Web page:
It is well known and acknowledged that IQ correlates with social outcomes (Herrnstein & Murray, 1994; Jensen, 1980, 1998; Gottfredson, 1997), measures of health (Gottfredson, 2004, & Deary, 2004; Reeve & Basalik, 2010), wages (Jones & Schneider, 2008), savings (Jones, 2012), job performance (Ree & Earles, 1994; Schmidt & Hunter, 2004), training success (Ree & Earles, 1991), general knowledge (Reeve, 2004), general economic peformance (Jones & Schneider, 2006; Jones, 2011, 2012; Hafer & Jones, 2012), and this, without mentioning other many correlates of importance (Lynn & Vanhanen, 2012). But IQ critics usually claim that correlational studies tell us nothing about the causal link. The present article will introduce some research on this topic.
(Last update : September 2014)
1. The role of the g factor (test complexity) in predictive validity.
McKay & McDaniel (2006, p. 546) as well as te Nijenhuis & van der Flier (2005) demonstrate, by way of method of correlated vectors, that the cognitive loading of the jobs performed correlates in fact with racial differences. Complexity of the job increases with black-white differences or with minority-majority differences. This is fully consistent with the Spearman-Jensen theory, to the extent that differences increase with g (Jensen, 1998, pp. 377-378). This shows that the importance of g is not reduced to the within-group dimension.
Jensen (1998, pp. 276-277, 280, 283, 286) shows us that subtests’ g-saturations of cognitive batteries are correlated with predictive validity coefficients (i.e., correlation with measures of social outcomes) of those same subtests. In the same way, NLSY97 data shows that ASVAB subtests’ g-loadings correlate with their correlations with (GPA) grade point average (Hu, Sept.21.2013). This holds true whether we look at the black, hispanic or white sample. Furthermore, controlling for both parental income and parental education reduces this correlation just a little.
However, if past research demonstrates the preponderance of g (e.g., Ree & Earles, 1991, 1994), it remains possible that the importance of specific/narrow latent abilities had been underestimated. Reeve (2004) tells us that previous methods employed failed to properly isolate specific cognitive latent factors from the general cognitive latent factor due to variances attributable to random measurement errors : “Often studies of cognitive abilities have relied on the observed subscales of a test (as defined at the discretion of test constructor) as a construct-valid surrogate for narrow ability constructs (e.g., Hunter, 1986; Thorndike, 1991). … studies of the validities of narrow abilities often estimate these factors with the variance due to g included. Thus, the correlations with outcomes reflect both the variance due to g as well as the unique variance due to the specific factor.” (p. 625). Thus he proposes the use of latent variable models with structural modeling equation (SEM) since they would evaluate more precisely these specific abilities (i.e., the latent (non observed) factors are deemed to represent the variance shared by the observed (measured) variables included). The conclusion of his analysis (pp. 635-639) is that the general cognitive latent factor is the predominant predictor of general (not narrow) knowledge, that the specific cognitive latent factors add no additional variance to the general knowledge factor, that the specific factors had correlations with some domains of specific knowledge even if some of these structural path coefficients approach zero. The importance of specific latent abilities on specific criterion of knowledge having been established, he noted : “Although narrow abilities may be important predictors of some narrow criterion factors, this does not necessarily indicate that these criterion factors are practically meaningful. Indeed, the general knowledge factor, which was predicted solely by g, accounts for the majority of the total variance underlying the criterion construct space. Thus, the narrow abilities, despite their evident psychological significance, may only have practical significance in situations where the range of general ability has been restricted (e.g., among a group of doctoral graduate students, where prescreening produces significant range restriction in g).” (pp. 639-640). Finally, one limitation of his study is that some tests of knowledge used have a low reliability and this could have limited somewhat the relationship between factors of specific knowledge and specific abilities.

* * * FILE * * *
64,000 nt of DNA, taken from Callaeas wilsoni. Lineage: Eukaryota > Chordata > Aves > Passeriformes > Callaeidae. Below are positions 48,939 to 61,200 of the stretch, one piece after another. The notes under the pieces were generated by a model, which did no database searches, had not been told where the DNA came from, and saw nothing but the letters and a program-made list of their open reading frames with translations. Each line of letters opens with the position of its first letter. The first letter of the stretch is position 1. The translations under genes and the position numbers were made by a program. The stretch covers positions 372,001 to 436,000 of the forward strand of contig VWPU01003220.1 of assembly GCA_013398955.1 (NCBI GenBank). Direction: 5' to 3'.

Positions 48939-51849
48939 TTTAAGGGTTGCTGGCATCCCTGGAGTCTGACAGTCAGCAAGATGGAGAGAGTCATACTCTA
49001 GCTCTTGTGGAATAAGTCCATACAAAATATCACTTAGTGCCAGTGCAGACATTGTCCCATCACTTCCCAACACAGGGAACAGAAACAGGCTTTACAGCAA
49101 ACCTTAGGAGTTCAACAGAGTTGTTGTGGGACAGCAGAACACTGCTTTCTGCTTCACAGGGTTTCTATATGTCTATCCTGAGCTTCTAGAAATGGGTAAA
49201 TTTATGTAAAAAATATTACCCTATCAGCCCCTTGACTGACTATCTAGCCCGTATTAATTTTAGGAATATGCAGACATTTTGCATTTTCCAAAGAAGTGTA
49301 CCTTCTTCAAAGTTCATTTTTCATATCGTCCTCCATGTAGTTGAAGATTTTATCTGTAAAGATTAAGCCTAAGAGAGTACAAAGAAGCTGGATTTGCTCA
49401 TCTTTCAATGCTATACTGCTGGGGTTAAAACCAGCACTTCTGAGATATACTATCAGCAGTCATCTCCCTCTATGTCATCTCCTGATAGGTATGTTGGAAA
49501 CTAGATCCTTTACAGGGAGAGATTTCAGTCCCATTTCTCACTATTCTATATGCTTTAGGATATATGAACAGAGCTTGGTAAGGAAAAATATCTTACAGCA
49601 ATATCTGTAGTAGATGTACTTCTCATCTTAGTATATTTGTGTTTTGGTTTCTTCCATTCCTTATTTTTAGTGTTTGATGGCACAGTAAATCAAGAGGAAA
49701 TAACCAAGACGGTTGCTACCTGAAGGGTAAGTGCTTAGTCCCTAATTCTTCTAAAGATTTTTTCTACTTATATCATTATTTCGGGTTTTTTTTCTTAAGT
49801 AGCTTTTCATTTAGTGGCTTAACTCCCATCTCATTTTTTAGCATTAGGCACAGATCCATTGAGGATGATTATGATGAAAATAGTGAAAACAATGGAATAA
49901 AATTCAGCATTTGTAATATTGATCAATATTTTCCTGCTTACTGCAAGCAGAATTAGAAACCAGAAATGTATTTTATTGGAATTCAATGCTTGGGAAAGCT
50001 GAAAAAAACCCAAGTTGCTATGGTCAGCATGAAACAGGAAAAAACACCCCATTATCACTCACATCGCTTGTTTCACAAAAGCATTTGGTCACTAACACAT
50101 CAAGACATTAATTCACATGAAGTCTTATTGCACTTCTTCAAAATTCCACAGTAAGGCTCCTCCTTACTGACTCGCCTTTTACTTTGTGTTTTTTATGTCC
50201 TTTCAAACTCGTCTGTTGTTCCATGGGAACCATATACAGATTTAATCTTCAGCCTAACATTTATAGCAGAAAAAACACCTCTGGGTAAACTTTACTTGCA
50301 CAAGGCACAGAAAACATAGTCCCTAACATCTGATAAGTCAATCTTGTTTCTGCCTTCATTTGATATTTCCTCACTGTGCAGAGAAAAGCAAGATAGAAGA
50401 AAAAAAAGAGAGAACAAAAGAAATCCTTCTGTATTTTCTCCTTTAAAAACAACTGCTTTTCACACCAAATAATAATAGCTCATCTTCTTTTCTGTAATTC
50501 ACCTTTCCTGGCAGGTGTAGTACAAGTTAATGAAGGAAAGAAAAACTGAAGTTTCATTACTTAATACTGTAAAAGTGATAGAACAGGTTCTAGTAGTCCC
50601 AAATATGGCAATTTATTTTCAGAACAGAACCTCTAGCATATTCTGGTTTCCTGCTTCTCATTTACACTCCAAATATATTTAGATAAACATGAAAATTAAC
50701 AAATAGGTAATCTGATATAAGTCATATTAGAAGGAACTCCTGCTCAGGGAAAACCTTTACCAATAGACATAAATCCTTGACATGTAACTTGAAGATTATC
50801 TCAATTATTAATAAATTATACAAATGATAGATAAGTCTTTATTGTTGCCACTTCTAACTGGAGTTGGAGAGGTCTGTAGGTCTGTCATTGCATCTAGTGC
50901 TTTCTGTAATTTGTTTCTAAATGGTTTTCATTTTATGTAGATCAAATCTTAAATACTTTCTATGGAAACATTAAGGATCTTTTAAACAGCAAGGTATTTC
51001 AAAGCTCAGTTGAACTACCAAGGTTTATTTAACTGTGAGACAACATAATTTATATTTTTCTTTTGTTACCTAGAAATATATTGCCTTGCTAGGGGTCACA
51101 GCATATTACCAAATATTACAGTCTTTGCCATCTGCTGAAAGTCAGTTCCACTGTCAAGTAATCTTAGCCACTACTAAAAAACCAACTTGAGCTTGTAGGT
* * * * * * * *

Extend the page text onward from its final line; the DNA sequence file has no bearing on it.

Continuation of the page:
Reeve (2004) and Coyle (2013) noted that because non-g factors or residuals predict narrow abilities, this pattern is not inconsistent with the investment theory for which non-g ability is assumed to reflect specific skills that contribute to specific abilities. Investing in skills in one domain (e.g., verbal) comes at the expense of developing abilities in other domains (e.g., non-verbal), and this results in negative relations between these (verbal) skills and those other (non-verbal) abilities.
Another SEM study has been conducted, e.g., Brown et al. (2006, Table 5). In this study, three levels of abilities can be distinguished : specific aptitudes (6 ASVAB subtests), general aptitudes (3 latent common factors as the sum of previous six ASVAB subtests), GMA (the equally weighted sum of the 3 general aptitude scores). The authors attempt to test whether specific mental abilities have increment validity for predicting performance above and beyond general mental ability (GMA or g). The specific aptitude theory would predict the pattern displayed in Figure 2 to be the best fit model over Figure 1 while g-theory predicts no better fit for Figure 2. They explain the importance to take care of measurement error in this text :